The great outdoors: Identifying poison ivy

It’s camping time again!  Truthfully, even if you never find yourself near a tent this summer, your family could still come into contact with poisonous plants such as poison ivy, oak or sumac in any number of places….even in your own backyard.   Those who have the misfortune of rubbing up against one of these plants may experience a red, itchy skin rash within 24 – 48 hours  (note: contact with any part of the plant, not just the leaves, can cause this reaction).  The rash is a result of the skin’s allergic reaction to the urushiol oil these plants contain (I didn’t realize this before, but not everyone is allergic to this oil, so there are some who may not experience a reaction).

It is a good idea to give your kids some tips on identifying poison ivy (this is the most common), as well as poison oak and sumac, so that they can be on the look-out for them and spare themselves an itchy encounter with these poisonous plants.

Here is a great article about how to identify poison ivy and other poisonous plants, and tips on what to do if you do happen to come in contact with them.

identify_poison_plants

Click on this link to read the full article.

In all facets of life, be it a walk in the woods or an outing with friends, teach your children to be aware of what’s around them and to be able to identify potential dangers.

Now that your children are safe in the woods, what about keeping them safe at the beach?  For all the details, read my post entitled, “Beach Safety“.

Saying thank-you

Where I live, the school year is just wrapping up and it can be a very chaotic time.  There are all sorts of field trips and assemblies going on, and kids receive ‘awards’ for their academic and athletic achievements.  All of that is great, but my daughter’s school does something else that is a refreshing change…they celebrate the school volunteers by formally saying thank-you.

They invite anyone who has volunteered in the school, including members of the Parent Council, those who have attended field trips, individuals who have helped in the classroom, the library or in any other capacity, to the school for an “Appreciation Coffee Hour’.  Coffee, punch and cookies are served and a slide presentation where they have ‘caught volunteers in the act’ throughout the year, is shown.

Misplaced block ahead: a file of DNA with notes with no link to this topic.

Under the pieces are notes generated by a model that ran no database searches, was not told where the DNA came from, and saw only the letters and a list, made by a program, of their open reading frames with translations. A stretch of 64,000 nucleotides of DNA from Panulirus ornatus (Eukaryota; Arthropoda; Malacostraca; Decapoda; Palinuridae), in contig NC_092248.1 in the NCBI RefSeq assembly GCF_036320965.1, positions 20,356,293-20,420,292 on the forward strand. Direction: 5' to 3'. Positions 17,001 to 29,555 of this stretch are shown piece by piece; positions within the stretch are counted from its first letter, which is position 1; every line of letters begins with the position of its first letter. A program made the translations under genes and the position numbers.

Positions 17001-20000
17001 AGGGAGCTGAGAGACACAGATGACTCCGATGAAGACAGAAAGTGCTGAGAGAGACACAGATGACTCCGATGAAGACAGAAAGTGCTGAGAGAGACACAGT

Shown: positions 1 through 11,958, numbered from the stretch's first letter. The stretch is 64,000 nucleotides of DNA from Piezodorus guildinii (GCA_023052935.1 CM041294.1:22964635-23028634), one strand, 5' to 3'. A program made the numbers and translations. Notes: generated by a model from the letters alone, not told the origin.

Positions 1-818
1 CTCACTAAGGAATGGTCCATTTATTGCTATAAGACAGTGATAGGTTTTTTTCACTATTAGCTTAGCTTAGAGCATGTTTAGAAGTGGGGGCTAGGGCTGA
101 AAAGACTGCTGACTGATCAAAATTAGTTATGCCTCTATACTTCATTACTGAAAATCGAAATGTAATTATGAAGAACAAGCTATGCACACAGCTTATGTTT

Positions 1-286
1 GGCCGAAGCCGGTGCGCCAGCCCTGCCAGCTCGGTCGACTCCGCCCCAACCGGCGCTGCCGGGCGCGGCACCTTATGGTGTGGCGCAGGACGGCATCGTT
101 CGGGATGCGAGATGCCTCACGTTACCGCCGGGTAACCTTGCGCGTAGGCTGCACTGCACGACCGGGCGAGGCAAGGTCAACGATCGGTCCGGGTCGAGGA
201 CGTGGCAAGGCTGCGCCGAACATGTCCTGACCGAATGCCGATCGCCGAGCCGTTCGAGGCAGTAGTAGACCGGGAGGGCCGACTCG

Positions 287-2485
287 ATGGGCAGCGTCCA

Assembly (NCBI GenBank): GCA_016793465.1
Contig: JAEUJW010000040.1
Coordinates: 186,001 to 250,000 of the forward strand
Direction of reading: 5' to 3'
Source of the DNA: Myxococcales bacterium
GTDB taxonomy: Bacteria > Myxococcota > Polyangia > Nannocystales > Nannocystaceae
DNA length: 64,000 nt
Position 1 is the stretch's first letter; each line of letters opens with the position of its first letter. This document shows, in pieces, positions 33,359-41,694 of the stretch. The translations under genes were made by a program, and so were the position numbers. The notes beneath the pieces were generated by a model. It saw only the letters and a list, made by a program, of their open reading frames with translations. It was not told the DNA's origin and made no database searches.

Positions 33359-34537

The best part of the hour though, is when they have the primary kids come in and do a little ‘performance’ and hand out a small gift of appreciation to each volunteer (last year it was a school magnet and this year a school water bottle).  Children in other classes have also drawn pictures showing their appreciation, which are provided to the volunteers as keepsakes.

I have to admit, initially I was not going to go to this special event, as there just seemed to be too many other things to do (isn’t there always?).  However, I was at a Parent Council meeting and the principal of the school said something that changed my mind.  She said that even if you don’t think you deserve to be appreciated (e.g. my daughter’s teacher this year did not want volunteers, so all I did was belong to Parent Council), go anyway, so that the students can learn how to say thank-you.

What a great idea!  After all, teaching kids appreciation is a very worthwhile life skill.  Even if some of the children who participated had very little direct interaction with the volunteers, their teachers had spent time explaining how important volunteers were to the school and why every student should be grateful for them.

Not every volunteer that had been invited could make it to this event, but those of us who did, were very glad that we had made the effort!

Another way for kids to show thanks and to ‘give back’, is to have them go through their toys and give away what they don’t play with anymore, to children who are less fortunate.  For tips on how to make this process a little less painful for both you and your children, see my post entitled “Teaching kids to declutter“.

Thunderstorm safety

Environment Canada estimates that lightning kills about 10 Canadians every year and injures up to 160 more, so storm safety is no laughing matter!  It’s hard to convince kids to stop their outdoor activities when they hear thunder in the distance, but lightning can strike up to 16 kilometers (approximately 10 miles) from a storm, so they should head indoors as soon as they hear the first rumble.  Several sources that I read on this topic, indicated that children should stay indoors at least 30 minutes after the last rumble of thunder has been heard.